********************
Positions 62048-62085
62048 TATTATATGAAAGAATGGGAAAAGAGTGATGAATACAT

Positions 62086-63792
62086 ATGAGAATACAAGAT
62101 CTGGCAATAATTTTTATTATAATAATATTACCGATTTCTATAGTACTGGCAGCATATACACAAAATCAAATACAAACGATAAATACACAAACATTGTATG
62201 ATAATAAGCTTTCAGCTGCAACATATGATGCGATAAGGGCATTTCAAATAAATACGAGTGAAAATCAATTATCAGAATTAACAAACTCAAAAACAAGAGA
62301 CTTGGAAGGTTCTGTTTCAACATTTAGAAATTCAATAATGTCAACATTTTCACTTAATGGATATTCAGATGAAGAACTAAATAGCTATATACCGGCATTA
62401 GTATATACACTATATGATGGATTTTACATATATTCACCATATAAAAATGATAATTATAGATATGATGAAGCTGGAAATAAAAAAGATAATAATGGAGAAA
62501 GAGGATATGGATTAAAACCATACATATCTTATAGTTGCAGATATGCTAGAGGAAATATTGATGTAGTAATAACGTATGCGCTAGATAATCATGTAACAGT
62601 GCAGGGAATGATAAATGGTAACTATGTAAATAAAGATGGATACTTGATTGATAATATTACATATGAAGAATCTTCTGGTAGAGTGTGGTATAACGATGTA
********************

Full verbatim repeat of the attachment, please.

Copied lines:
Positions 62048-62085
62048 TATTATATGAAAGAATGGGAAAAGAGTGATGAATACAT

Positions 62086-63792
62086 ATGAGAATACAAGAT
62101 CTGGCAATAATTTTTATTATAATAATATTACCGATTTCTATAGTACTGGCAGCATATACACAAAATCAAATACAAACGATAAATACACAAACATTGTATG
62201 ATAATAAGCTTTCAGCTGCAACATATGATGCGATAAGGGCATTTCAAATAAATACGAGTGAAAATCAATTATCAGAATTAACAAACTCAAAAACAAGAGA
62301 CTTGGAAGGTTCTGTTTCAACATTTAGAAATTCAATAATGTCAACATTTTCACTTAATGGATATTCAGATGAAGAACTAAATAGCTATATACCGGCATTA
62401 GTATATACACTATATGATGGATTTTACATATATTCACCATATAAAAATGATAATTATAGATATGATGAAGCTGGAAATAAAAAAGATAATAATGGAGAAA
62501 GAGGATATGGATTAAAACCATACATATCTTATAGTTGCAGATATGCTAGAGGAAATATTGATGTAGTAATAACGTATGCGCTAGATAATCATGTAACAGT
62601 GCAGGGAATGATAAATGGTAACTATGTAAATAAAGATGGATACTTGATTGATAATATTACATATGAAGAATCTTCTGGTAGAGTGTGGTATAACGATGTA